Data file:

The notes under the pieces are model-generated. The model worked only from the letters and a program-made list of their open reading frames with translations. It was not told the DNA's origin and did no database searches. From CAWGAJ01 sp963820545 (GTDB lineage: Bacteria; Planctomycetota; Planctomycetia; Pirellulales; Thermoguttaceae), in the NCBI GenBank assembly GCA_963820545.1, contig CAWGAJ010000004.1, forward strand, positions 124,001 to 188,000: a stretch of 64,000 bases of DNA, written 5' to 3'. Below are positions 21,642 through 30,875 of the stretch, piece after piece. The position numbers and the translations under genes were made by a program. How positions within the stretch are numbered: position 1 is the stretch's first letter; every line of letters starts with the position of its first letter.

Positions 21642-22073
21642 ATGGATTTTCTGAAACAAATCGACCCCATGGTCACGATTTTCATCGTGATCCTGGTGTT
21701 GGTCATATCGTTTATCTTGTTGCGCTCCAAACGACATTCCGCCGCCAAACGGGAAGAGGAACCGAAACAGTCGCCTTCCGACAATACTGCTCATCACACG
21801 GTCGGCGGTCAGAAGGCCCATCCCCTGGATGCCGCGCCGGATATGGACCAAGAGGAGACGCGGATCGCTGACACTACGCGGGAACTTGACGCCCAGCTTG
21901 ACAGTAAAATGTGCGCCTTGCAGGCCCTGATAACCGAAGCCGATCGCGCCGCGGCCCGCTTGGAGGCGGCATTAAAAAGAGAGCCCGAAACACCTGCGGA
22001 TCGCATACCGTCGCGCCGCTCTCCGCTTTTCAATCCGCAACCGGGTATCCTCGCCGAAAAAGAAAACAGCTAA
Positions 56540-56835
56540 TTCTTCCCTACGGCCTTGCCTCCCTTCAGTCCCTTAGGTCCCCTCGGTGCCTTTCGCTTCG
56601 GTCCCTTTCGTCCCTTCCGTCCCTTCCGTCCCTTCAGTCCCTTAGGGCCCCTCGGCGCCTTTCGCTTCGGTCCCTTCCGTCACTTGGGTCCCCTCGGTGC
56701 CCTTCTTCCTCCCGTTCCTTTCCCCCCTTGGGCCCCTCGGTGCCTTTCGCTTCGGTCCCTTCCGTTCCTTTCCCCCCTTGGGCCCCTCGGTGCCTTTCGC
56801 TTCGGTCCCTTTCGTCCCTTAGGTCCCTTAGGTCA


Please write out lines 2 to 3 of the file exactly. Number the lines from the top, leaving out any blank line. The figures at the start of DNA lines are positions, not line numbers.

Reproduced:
Positions 21642-22073
21642 ATGGATTTTCTGAAACAAATCGACCCCATGGTCACGATTTTCATCGTGATCCTGGTGTT